The other three Japanese members of our film crew looked on, a bit puzzled, at my and Gorman’s elation. I explained over lunch later to the Japanese crew members the gist of the interview with Coral Talavera Baca and Gary Webb, and how important they were. This could be the centerpiece of our documentary film — a real scoop, I said, that no journalist in the U.S. has yet gotten. I explained to them in Japanese all about the CIA and drugs and the contras. “Contras?” came the reply, with blank looks. I explained: “Yeah, you know, the right-wing terrorist army run by the CIA in Nicaragua back in the 1980s”. More blank looks: “Nicaragua?” Me again: “Nicaragua, yeah. You know, the country in Central America?” Still more blank looks. They did not seem to have the slightest idea where Nicaragua was geographically, let alone the historical significance of all this information we had gathered over the past few days concerning “Dark Alliance”.
It was at that point, for the first time in our 10 days of filming in the U.S. for a Japanese TV program on the so-called global “drug scourge”, that I realized we might be in trouble.
From there, the five of us headed up north to Washington state, where Scott Gorman had lined up for us some more good interviews with struggling drug addicts, drug treatment counselors, methadone center staff and others. Together with all the footage we had shot over a week and a half in New York City, San Francisco, Sacramento, and now Seattle and surrounding environs, we had what I considered to be the makings of one hell of an exposé on the state of America’s drug problems to be included as part of the Japanese TV program.
I was the one entrusted to hand-carry all the video footage in a locked aluminum briefcase with me from California back to Tokyo, while the other Japanese crew members continued on to Europe to get more drug-related footage for our planned documentary.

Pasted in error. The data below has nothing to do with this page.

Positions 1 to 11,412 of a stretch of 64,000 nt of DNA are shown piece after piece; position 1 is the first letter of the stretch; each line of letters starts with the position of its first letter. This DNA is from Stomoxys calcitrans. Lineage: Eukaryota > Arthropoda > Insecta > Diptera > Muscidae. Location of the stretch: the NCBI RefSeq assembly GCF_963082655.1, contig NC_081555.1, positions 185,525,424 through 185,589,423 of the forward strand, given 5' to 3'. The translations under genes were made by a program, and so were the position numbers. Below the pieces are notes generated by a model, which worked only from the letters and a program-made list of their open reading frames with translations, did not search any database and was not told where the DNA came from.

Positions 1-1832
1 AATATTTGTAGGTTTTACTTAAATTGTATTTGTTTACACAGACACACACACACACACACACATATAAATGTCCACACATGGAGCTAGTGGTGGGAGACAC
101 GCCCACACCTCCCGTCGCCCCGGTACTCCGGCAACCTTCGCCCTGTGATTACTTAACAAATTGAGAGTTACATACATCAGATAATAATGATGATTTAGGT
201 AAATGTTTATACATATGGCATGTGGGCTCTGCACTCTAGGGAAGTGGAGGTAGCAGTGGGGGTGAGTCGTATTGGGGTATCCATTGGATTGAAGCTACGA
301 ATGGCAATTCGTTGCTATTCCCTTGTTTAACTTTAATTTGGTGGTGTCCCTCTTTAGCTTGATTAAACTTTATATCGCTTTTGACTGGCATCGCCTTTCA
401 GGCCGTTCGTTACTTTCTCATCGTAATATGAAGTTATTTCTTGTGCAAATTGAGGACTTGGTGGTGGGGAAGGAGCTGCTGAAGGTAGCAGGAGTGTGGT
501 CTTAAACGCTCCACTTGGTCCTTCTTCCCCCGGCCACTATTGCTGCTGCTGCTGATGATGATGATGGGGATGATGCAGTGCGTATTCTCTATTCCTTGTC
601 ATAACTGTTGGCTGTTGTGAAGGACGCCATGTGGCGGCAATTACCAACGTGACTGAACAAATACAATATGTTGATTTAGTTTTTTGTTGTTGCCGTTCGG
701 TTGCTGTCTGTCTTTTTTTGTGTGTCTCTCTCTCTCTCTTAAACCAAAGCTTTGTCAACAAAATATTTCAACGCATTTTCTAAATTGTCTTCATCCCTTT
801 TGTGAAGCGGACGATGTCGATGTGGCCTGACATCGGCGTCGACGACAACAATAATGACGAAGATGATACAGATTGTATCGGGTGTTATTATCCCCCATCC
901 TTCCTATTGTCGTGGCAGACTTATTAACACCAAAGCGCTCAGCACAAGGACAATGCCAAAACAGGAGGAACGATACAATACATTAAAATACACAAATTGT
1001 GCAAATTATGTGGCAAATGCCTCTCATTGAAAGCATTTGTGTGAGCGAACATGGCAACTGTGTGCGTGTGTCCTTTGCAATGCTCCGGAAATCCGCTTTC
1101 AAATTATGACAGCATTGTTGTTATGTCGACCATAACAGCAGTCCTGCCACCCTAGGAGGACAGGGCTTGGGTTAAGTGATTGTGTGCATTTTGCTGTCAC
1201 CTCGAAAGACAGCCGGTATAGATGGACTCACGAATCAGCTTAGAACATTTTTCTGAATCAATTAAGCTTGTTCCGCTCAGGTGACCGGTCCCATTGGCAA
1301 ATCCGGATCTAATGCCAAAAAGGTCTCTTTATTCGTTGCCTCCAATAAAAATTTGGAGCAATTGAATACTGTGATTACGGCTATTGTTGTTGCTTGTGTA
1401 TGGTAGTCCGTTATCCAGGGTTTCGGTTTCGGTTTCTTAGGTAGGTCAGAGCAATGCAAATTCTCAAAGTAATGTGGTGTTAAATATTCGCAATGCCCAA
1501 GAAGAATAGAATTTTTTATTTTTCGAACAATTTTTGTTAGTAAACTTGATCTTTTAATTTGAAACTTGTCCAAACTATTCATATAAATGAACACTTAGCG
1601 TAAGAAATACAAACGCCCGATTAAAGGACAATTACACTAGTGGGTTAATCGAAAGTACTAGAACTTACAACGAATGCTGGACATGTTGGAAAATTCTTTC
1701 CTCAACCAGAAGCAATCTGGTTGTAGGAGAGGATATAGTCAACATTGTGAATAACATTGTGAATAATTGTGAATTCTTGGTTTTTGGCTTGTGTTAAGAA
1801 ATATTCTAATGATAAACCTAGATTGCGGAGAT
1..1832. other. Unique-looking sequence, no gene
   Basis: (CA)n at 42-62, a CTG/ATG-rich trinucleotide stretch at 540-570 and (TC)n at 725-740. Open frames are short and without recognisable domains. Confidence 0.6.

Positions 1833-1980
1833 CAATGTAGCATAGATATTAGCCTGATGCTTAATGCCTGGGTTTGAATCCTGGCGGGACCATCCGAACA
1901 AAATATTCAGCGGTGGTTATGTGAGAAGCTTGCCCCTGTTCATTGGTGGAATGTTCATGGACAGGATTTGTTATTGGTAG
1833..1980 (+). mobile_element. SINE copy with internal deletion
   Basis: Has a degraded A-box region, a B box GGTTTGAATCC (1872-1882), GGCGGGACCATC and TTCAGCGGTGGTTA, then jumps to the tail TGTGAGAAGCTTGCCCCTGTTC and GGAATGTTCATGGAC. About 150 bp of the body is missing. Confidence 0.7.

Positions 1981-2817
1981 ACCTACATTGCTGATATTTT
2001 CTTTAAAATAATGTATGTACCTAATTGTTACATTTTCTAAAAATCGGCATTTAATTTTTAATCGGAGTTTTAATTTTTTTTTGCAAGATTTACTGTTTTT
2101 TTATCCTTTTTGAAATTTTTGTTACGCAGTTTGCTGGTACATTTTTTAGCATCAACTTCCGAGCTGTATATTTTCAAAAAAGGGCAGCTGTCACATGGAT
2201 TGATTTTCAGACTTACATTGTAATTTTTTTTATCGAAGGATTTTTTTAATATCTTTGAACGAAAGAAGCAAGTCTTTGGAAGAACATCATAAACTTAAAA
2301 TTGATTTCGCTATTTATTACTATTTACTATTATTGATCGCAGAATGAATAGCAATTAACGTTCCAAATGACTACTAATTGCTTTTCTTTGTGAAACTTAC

Two months later, with great anticipation, I sat before my family’s living room television in Japan and tuned into TV Tokyo during the evening prime-time hours of Tuesday, 1 April 1997 — April Fools’ Day, appropriately — for the broadcast of our two-hour program on drugs. By the second half of the program, I was still waiting for the part about “Dark Alliance” to come on. With each passing minute of the program, my heart sank lower and lower. With about 10 minutes left in the program, I had given up all hope, and it was all I could do just to keep the TV on through the closing credits.
There was no “Dark Alliance” in it. No Gary Webb. No Coral Talavera Baca. And very little of the best footage we had shot over 10 days of filming in the States. Instead, the TV program focused on some of the more sensational scenes of drug addicts getting high, scary background music, sloppily shot footage from Europe, and even some episodes that, to my trained journalist’s eye, appeared to be what Japanese media critics call yarase (faked scenes). Even the facts were screwed up: Seattle, for example, was referred to in the documentary as “America’s third largest city”, a major mistake. And in fact, I now realized that it wasn’t meant to be a documentary, per se, at all. It was conceived as just the typical kind of low-quality tripe that is so pervasive on the so-called “wide shows” of all the corporate TV networks in Japan, and that is what it finally delivered.
So much for the perfect alignment of the stars….
Picking Up the Pieces
I should have seen it all coming, back when the film crew members expressed puzzlement about Nicaragua that time in San Francisco. But looking back then, I couldn’t say I was totally surprised. There were lots of tense moments throughout our 10 days of filming between the Japanese and American team members. The three Japanese members were younger than us and had no journalism qualifications whatsoever; they were just employees of some Tokyo production company, not reporters. Scott Gorman and I had had more seniority, both age-wise and in the news field, and we did use that seniority often during our shooting schedule to keep things journalistically honest, which no doubt went unappreciated among our less-experienced brethren from Japan.
(And in the interest of public disclosure 20 years later, toward the end of our filming leg in the USA, Gorman and I did conspire among ourselves on how we might liberate and rescue all the “Dark Alliance”-related video footage we’d shot from a possible editorial death on the cutting room floor in Tokyo, and maybe use that footage instead to make a hard-hitting documentary film of our own on the issue in the States. But that conspiracy, dear readers, is another story for another time.)